The Park contest went off and there was a wild list of tricks that got thrown down including double backflips, 1080’s, 720 trucks and more. Needless to say no one was holding back and a show was put on for sure. The four run format was the same for park as well. One of my personal favorite moments of the park contest was when Kyle Baldock showed up after driving for a couple of hours, literally rode the ramps for a few minutes for the first time ever and then absolutely destroyed them soon after. He had the lines down almost instantly and did every trick perfectly. Whatever he is doing, he is doing it right and any rider has to respect his hustle. The park contest featured one pro and one amateur and it was cool to see the Am’s get the chance to ride with some of the best that do it in BMX. What a crazy opportunity for a kid at camp. One minute you are chillin’ and the next you are waiting to take a run after Kyle Baldock. Another highlight of the park contest was seeing Greg Illingworth absolutely kill it. He rode fast and smooth and found some of the best lines out of anyone. Not to mention he did one of the smoothest downside whips that I have ever seen in his final run. After the park contest and the points were tallied it was clear that Ben’s team won that contest as well. Now, what that meant is that they had a total of twenty points going into the third round. So, before the last round, the winning team was actually finalized and it was a fight for second place behind Team Wallace.
The Street contest was expected to be one of the best of the entire contest and it definitely lived up to the hype. With riders like Jeremiah Smith, Stevie Churchill, Connor Lodes, Christian Rigal, Big Daddy, Brian Kachinsky, Pete Sawyer and Paul Ryan on the list it was no wonder it was the best event of the whole Jam. The street event was broken down into three separate sections and ridden like an actual Jam format instead of individual runs. This made for a much more exciting show and the energy was rad because when someone would throw down it would instantly make someone else want to throw down right behind them. Kachinsky killed it, Paul Ryan killed it, and Jeremiah Smith killed it as well. I don’t want to say that they were the only ones but they definitely stood out. So did Pete Sawyer. His trick selection was original and his style was on point.
After the street section was wrapped up it was time to wait for the judges results to come in to see where everyone placed behind Team Wallace. The whole “team” aspect was really a treat to watch go down because as a rider no one had to feel that unwanted pressure which means that everyone was more relaxed which brought on some amazing riding. Although there was a ton of money up for grabs at no point did this feel like a contest where the prize money actually matters. No one seemed to care and everyone was just out there to have a good time and give some up and coming riders the chance to get in the spotlight for a bit. Overall the contest was amazing and I hate to even use the word contest. Like the title suggests it was a Jam and everyone knows that Jams are way more fun than actual contests. I want to give a big shout-out to Mongoose for hosting an event like this and putting on an amazing contest. Not only was it a huge success riding wise, but the fact that Mongoose stepped up with such a solid prize purse and brought in the amateur aspect as well giving some young riders a once in a lifetime opportunity made this an event to remember.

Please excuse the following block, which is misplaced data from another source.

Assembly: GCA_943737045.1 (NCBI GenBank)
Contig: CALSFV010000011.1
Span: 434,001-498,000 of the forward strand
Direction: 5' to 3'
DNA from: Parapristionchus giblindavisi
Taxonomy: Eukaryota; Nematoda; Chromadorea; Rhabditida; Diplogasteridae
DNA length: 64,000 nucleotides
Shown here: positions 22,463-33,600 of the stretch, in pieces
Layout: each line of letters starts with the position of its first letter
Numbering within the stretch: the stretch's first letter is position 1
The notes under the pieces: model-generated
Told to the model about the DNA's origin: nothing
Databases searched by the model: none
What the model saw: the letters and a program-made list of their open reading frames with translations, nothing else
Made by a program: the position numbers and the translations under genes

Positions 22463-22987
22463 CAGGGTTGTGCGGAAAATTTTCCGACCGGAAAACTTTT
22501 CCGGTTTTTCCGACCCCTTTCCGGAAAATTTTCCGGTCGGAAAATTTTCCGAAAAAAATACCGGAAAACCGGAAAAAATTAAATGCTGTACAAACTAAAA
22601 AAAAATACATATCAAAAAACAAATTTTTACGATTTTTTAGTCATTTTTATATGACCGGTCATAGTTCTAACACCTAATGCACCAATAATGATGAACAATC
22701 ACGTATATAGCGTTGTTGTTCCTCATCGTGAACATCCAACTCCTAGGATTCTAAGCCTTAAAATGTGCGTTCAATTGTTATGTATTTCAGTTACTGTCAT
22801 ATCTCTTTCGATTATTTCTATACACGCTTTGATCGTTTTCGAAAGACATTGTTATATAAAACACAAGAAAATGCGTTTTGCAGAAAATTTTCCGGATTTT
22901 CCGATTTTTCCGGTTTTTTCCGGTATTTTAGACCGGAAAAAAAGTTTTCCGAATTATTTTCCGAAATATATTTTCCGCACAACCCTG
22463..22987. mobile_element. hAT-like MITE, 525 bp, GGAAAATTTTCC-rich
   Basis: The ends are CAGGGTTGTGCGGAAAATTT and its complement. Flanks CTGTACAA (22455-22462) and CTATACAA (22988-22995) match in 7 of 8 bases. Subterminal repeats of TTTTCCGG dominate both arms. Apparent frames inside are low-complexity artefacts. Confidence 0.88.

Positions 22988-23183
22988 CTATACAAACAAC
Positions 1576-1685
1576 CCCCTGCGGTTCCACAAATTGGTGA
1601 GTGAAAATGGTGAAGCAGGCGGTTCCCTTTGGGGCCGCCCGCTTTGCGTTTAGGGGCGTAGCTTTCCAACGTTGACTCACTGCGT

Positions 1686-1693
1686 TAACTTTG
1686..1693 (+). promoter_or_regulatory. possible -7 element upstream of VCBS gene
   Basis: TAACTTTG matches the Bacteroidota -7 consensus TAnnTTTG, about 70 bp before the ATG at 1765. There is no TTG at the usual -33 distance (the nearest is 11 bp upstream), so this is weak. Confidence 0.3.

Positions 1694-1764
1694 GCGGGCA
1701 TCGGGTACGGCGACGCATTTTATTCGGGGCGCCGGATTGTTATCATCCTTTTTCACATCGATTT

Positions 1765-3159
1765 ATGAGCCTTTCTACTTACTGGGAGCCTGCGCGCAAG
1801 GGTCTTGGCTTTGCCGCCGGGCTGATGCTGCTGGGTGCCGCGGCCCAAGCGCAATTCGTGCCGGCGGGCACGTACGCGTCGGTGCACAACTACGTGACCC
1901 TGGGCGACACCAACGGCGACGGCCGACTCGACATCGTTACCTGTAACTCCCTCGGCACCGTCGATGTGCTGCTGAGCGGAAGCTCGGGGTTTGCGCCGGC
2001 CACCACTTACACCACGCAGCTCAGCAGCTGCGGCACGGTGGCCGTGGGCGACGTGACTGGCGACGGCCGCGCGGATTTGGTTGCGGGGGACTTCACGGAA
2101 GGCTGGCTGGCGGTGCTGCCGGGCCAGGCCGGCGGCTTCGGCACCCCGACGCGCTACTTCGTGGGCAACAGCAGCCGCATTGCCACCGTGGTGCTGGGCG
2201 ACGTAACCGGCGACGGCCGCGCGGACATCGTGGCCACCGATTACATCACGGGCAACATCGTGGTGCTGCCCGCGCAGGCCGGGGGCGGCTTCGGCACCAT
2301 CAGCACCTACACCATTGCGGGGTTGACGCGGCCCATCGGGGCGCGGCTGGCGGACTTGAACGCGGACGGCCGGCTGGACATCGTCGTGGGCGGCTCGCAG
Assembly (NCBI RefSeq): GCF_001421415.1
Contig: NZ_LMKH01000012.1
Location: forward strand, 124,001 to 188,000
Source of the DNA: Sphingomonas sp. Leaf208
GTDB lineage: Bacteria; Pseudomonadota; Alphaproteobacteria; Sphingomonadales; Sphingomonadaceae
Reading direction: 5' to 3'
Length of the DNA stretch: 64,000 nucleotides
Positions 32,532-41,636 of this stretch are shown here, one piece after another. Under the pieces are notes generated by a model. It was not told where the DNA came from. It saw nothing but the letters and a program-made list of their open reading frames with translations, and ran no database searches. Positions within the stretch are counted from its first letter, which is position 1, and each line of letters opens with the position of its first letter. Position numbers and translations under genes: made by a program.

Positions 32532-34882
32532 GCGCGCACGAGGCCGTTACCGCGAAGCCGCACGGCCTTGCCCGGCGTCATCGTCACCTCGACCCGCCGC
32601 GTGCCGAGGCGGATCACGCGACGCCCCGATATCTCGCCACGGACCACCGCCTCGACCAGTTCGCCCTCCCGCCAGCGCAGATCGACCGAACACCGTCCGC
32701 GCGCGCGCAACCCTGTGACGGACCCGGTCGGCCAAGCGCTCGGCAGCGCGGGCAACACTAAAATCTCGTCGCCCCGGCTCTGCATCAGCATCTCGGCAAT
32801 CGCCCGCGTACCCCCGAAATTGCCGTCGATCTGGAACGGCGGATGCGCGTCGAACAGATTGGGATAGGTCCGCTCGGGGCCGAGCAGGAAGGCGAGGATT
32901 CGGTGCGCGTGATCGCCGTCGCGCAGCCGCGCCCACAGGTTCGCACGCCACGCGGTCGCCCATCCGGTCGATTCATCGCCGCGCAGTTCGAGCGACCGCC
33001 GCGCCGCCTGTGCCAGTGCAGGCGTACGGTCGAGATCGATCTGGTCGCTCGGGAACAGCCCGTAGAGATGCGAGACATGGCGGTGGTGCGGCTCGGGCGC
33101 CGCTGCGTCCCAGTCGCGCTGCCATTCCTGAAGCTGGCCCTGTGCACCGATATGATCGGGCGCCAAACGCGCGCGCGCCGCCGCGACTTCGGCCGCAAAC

1st Place: Team Ben Wallace- $20,000
2nd Place: Team Steve McCann- $10,000
3rd Place: Team Paul Ryan- $5,000
4th Place: Team Greg Illingworth- $3000
5th Place: Team Cam White- $2,000
*All prize money split five ways
Ben’s team: Connor Lodes, Andy Buckworth, Christian Rigal, TJ Ellis
Steve’s team: Jeremiah Smith, Stevie Churchill, Rob Darden, Todd Meyn
Paul’s team: Pete Sawyer, Victor Salazar, Pat Casey, Kevin Peraza
Greg’s Team: Pat “Big Daddy” Laughlin, Brian Kachinsky, Gary Young, Mike “Hucker” Clark
Cam’s Team: Billy Beadow, Kyle Baldock, Cam White, Jack Fahey
*All five of the amateurs also will be getting a year-long flow deal from Mongoose; talk about giving back to BMX! Check the list below to see who made the cut.
After that, watch all of the action that went down right here in the videos below. Sit back, grab a snack and enjoy the show.
Anyways, be sure to check back next Wednesday for the twenty fifth edition of Through the Lens and as always feel free to leave any questions in the comments section or email me at firstname.lastname@example.org and I will hit you back as soon as I can. Feel free to follow me on Twitter and Instagram @jeremypavia.